Jane Christy, of Millville, works in her family’s Christy Funeral Home, with her husband, Matt, and daughter Rebecca. But she comes from a farming family.
“I have to plant every spring,” said the master gardener and former Cumberland County freeholder who recently won the Holly Society of America’s Wolf-Fenton Award, its highest honor.
She first got involved in the society, which is based in Millville but has members around the world, after helping to raise $20,000 to save the vandalized Holly Murals at the former YMCA in Millville. The restored murals, which depict the history of the plant from pre-Columbian to modern days, now hang at the Holly City Family Center in Millville.
The Holly Society had helped, and she liked its members, whom she calls a friendly bunch. Ten years later, she has held several offices in the society, which promotes the genus Ilex and recognizes new cultivars. She is now vice president, and plans annual meetings at arboretums and gardens around the country.
The award was established to honor two other Millville residents: the late Clarence R. Wolf, founder of the Holly Society; and the late Daniel Fenton, its first recipient. Wolf was the owner of the New Jersey Silica Sand Co., and Fenton ran a holly nursery for Wolf. Fenton is credited with developing 14 cultivars, including “Mamie Eisenhower” and “Eleanor,” both planted at the White House.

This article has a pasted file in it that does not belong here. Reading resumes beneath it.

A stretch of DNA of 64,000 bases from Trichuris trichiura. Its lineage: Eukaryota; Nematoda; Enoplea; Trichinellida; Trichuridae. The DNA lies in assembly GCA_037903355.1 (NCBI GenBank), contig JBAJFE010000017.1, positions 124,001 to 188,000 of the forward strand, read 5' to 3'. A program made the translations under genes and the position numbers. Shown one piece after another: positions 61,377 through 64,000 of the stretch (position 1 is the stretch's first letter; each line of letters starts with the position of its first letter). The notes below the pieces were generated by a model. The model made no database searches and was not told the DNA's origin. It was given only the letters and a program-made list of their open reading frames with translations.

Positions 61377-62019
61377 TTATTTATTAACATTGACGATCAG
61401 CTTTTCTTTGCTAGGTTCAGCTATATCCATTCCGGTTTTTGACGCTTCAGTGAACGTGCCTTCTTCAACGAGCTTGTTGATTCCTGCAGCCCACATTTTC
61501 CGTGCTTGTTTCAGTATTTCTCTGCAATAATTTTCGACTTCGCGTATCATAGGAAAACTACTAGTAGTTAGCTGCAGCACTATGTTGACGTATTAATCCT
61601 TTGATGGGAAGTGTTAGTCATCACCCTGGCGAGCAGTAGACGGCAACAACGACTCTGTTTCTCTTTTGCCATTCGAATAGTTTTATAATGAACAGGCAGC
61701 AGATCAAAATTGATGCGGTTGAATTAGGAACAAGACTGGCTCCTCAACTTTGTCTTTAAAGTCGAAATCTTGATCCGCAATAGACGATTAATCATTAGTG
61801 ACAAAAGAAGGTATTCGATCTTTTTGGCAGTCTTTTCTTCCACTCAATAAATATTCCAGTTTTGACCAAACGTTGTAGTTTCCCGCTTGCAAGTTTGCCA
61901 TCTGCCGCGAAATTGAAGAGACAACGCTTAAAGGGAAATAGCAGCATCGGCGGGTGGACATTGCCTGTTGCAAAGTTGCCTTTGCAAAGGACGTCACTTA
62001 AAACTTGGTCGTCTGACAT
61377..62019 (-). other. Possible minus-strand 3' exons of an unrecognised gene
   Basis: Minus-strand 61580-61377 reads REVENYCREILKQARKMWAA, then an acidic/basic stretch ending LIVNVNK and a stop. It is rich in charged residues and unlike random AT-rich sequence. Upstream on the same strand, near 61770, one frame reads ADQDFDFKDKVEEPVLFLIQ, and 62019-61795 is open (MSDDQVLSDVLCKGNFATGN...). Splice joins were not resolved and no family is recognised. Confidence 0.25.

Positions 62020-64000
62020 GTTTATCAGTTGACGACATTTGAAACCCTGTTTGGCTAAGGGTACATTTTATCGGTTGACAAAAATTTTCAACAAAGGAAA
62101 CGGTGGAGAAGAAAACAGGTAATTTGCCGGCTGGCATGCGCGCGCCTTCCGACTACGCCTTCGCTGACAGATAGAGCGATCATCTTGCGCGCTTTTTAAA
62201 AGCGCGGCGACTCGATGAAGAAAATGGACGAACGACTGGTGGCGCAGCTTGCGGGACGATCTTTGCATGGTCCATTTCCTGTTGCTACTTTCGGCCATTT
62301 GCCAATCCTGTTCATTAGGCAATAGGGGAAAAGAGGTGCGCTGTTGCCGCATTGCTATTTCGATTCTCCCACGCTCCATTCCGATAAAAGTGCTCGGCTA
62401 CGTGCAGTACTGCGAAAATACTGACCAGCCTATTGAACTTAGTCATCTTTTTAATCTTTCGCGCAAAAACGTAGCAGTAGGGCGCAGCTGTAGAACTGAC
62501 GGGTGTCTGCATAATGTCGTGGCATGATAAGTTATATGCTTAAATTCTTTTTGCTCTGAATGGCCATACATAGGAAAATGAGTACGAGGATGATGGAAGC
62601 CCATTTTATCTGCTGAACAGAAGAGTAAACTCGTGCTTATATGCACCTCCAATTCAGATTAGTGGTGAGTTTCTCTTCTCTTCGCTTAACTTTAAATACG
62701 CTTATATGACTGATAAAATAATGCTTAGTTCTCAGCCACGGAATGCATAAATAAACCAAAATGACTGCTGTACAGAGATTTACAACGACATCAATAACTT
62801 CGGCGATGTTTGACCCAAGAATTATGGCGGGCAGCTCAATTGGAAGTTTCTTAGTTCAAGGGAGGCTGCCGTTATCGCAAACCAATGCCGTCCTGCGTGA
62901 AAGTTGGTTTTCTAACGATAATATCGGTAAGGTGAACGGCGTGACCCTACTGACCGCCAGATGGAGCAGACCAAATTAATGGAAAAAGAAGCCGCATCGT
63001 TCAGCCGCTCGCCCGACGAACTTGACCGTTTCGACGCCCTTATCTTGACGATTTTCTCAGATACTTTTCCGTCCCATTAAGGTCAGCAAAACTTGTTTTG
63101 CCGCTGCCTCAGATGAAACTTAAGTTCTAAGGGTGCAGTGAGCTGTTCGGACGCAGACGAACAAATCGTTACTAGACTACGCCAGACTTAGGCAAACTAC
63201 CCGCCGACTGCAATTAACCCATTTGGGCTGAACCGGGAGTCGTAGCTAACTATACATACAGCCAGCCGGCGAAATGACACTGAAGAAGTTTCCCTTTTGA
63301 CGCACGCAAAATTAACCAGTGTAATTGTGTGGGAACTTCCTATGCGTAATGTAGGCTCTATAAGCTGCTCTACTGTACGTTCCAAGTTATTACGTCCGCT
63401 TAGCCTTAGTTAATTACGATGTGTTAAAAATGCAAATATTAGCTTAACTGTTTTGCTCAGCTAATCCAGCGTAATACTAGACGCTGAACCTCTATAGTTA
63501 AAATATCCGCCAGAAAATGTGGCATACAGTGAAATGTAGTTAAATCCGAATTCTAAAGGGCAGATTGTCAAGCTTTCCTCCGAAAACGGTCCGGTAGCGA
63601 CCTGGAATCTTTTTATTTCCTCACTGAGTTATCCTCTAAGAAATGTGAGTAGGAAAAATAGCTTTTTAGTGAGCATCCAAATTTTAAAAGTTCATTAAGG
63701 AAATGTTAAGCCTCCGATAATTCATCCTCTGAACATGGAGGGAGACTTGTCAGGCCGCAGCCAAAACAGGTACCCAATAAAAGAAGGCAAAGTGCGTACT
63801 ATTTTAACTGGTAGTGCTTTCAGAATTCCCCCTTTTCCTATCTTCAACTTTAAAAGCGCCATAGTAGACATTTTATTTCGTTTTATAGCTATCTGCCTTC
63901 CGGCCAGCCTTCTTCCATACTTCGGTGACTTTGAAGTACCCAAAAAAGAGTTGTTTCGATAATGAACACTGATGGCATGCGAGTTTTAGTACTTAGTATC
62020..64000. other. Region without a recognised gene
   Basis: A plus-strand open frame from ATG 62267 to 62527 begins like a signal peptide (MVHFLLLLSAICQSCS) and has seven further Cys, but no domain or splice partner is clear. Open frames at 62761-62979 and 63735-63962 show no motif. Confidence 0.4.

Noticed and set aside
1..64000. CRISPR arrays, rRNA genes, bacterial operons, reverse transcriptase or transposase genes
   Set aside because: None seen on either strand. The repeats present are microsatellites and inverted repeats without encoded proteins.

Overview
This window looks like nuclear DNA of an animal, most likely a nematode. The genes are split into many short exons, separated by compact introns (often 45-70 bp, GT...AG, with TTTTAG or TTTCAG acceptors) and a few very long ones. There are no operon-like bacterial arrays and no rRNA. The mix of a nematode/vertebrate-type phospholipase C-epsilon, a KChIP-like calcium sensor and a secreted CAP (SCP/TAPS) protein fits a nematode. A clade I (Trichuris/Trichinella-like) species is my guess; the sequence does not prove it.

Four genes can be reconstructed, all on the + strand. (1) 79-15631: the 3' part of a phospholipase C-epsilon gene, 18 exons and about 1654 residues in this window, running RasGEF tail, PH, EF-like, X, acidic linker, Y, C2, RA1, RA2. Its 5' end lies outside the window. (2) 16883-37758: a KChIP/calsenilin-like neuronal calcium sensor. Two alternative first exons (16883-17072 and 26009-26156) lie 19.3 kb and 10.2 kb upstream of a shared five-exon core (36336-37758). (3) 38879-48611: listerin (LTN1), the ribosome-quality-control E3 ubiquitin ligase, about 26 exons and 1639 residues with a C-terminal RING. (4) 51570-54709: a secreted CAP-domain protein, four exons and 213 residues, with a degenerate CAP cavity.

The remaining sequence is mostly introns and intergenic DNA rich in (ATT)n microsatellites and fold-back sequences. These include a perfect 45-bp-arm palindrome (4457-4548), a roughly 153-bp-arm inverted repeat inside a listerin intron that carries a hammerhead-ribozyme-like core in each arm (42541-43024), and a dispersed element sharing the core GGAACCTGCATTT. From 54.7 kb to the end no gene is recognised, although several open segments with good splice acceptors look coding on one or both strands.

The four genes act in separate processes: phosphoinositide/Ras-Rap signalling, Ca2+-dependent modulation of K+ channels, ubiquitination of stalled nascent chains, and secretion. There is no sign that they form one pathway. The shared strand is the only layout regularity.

“People seem to associate me with trees,” said Christy, who was instrumental in saving a 300-year-old white oak from being cut down about 15 years ago on Wawa property in Millville.
Vineland school teachers Maritza Gonzalez, Jessica Albertson, Tania Kidd, Jennifer Lapsley, Jamie Lapsley, Meghan Moratelli and Jessica Suppa went door-to-door in Ocean City during their November hiatus assessing the needs of residents for OCNJ CARE in the wake of Hurricane Sandy. Bilingual teachers such as Gonzalez translated for Spanish speakers, a district spokesperson said.
Genuardi’s managers donate turkeys
Genuardi’s store manager Paul McCloskey and meat department manager Matthew Zarozny personally purchased 50 turkey dinners for families of Habitat for Humanity Atlantic County, said Executive Director Debbie Van Sant.
Five years ago the Egg Harbor Township store’s staff started collecting funds to purchase turkey dinners for charitable organizations. Due to the effects of Hurricane Sandy and difficult economic times, McCloskey and Zarozny decided to continue the tradition this year using their own funds.
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